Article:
From lab coat to suit coat — Eddie Mullins, managing director of Fitzgerald Menswear, did everyone a favor when he decided to ditch the lab and head straight for men’s fashions.
It wasn’t long after Eddie started a course in Applied Biology that he tailored his career into something he was passionate about — menswear.
Perched on St Patrick’s Street, Cork, Fitzgerald’s is more than just a shop — founded in 1860 as a family-run business, the name is steeped in local retail history. Eddie Mullins is the successor to Joe Fitzgerald, who retired at the age of 75, leaving Eddie with some very big boots to fill.
“I’ve put my own stamp on it, whilst still adhering to all the same qualities and heritage that was there before and staying true to its founding principles,” Eddie said.
A shop in which George Bernard Shaw once acquired some of his famously theatrical shirts, Fitzgerald's would also see the 1960s trend in which men's suits changed from bespoke to readymade. The fabric restrictions and more functional styles that were made necessary by World War II prompted an increase in standardised production for all clothing.
Mass production of clothing became more popular and suits, shirts and everything in between were all mass-produced in standard sizes — forever changing how consumers have since made their purchases.
The history of this shop has a huge part to play in its customer loyalty, and COVID didn’t change Fitzgerald’s pledge to maintain quality service and customer satisfaction. Nothing can beat a face-to-face customer experience, but COVID brought an alternative method of customer service, namely click and collect.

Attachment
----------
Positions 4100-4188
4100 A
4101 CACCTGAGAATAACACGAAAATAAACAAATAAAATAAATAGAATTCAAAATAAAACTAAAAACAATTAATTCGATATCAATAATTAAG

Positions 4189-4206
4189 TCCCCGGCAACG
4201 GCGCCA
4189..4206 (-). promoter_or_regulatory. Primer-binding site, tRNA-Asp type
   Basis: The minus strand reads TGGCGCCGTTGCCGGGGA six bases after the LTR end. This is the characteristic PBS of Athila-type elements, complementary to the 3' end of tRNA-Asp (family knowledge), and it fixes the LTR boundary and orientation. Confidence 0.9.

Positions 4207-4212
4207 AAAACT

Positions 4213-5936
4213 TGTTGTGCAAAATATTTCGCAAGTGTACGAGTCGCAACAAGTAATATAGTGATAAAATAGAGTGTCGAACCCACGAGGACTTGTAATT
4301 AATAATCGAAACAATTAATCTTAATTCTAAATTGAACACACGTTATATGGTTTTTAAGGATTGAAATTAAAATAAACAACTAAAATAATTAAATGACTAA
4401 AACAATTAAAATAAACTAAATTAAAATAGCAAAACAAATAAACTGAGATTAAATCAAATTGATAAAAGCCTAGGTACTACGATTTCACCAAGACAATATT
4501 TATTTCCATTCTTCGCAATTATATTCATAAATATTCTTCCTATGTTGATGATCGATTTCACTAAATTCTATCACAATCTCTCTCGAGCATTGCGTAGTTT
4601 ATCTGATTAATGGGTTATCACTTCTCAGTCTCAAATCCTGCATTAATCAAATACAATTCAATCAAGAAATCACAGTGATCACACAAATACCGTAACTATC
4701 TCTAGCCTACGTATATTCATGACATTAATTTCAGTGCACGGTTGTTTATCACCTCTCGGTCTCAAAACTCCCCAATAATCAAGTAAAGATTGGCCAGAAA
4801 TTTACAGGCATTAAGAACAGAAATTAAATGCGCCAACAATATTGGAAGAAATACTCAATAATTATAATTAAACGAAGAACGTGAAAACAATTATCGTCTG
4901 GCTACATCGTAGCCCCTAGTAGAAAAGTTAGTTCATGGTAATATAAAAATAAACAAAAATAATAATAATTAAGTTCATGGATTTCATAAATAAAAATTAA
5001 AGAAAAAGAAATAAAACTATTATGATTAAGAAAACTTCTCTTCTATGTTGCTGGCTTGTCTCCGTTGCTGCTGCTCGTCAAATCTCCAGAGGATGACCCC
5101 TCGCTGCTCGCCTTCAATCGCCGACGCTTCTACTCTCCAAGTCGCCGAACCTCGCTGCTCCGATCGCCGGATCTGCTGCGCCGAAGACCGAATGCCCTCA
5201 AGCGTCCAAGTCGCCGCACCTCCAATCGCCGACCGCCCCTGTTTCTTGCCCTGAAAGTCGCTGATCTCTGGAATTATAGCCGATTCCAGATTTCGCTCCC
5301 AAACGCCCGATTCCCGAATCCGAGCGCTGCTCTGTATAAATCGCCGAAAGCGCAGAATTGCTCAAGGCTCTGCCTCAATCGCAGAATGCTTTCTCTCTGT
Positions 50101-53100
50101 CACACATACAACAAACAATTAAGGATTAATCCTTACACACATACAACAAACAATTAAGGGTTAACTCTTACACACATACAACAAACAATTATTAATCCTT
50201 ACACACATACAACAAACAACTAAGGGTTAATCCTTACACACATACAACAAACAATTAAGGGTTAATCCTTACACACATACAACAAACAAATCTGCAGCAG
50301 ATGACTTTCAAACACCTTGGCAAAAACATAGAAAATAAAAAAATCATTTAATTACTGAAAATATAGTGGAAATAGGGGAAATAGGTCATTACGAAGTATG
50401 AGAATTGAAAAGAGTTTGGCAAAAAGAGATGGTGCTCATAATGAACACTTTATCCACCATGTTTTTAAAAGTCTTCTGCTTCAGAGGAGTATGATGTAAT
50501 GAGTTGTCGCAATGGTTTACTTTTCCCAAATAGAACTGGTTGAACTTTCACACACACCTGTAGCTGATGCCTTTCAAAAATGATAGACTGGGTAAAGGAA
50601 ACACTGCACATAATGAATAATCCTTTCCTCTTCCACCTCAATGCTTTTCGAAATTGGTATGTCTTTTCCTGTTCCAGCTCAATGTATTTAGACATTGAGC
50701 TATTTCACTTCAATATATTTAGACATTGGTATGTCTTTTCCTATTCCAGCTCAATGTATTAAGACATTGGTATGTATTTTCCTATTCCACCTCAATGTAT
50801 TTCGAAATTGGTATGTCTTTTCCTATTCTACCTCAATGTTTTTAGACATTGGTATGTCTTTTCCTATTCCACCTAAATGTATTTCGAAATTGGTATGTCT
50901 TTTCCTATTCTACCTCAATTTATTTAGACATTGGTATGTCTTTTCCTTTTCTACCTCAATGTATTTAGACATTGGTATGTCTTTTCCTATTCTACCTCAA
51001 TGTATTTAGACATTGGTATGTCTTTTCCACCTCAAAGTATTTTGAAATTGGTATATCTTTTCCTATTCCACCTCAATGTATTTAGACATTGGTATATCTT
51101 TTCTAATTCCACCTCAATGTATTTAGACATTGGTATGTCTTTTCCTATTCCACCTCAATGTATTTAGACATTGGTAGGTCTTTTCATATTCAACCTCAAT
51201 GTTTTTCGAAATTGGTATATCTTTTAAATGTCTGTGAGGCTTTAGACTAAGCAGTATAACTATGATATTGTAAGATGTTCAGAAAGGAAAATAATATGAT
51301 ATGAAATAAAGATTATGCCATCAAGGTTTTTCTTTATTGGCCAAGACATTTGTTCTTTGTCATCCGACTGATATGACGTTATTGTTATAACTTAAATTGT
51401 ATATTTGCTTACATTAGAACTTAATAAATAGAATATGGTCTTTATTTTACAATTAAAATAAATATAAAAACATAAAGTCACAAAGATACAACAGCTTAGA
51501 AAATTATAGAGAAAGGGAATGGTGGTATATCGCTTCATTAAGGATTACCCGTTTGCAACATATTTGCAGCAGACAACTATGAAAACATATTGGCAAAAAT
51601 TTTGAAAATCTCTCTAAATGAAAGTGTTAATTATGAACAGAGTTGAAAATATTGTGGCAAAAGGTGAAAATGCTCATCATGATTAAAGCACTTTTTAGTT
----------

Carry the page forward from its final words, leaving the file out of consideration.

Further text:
Fitzgerald Menswear is now also offering a personal tailoring service: “What used to be a limited tailoring service is now more comprehensive. People can have anything they want in a suit. For example, different colour buttons.”
Before there were limitations on what factories could produce, but now Fitzgerald’s is offering a service giving their customers freedom and choice in the world of fashion. They also have lots of different sizes. “We go up to 5XL, so it’s a good one-stop-shop.”
Don’t be fooled by the age of this shop — as the saying goes ‘with age comes wisdom’ — Eddie is also passionate about sustainability and doing what he can for his customers in more ways than one.
“Sustainability is a big word in our world where brands want to take the plastic out of the product. We’re packaging shirts in paper rather than plastic, we also sell plastic-free belts — we’re looking to reduce plastic too and move away from it where we can, and customers are reacting very well to it.”
Fitzgerald’s also has a repair service; for example, Barbour coats or jackets can be sent away for rewaxing. The store also offers a shoe refurbishment service — moving away from fast fashion and keeping in line with sustainable fashion.
“I’m very conscious of giving the very best of service and we have the best people available in the shop, the finest quality of teams in the country, from the office to the floor who are helpful, professional, and educated. We have fun with it but we’re also very serious about what we do and our customer loyalty is a testament to that.”
It’s obvious it’s not just business for Eddie — it’s everything and everyone that comes with it.
Speaking of Cork’s current renaissance, Eddie is an excited and proud trader of Cork city and what the future has to offer.
“Cork is really on the up — the changes that we see in the buildings, the investment into the city centre, it’s going to be like a renaissance for the city. There’s an emergence of a lot of new restaurants, ethnic food offers, the city is young, vibrant, and unique.”
Eddie fondly recounted a conversation he had with an Italian person living in Cork, when Eddie asked his friend about his experience so far in Cork, he said: “The warmth isn’t in the weather, it’s in the people.”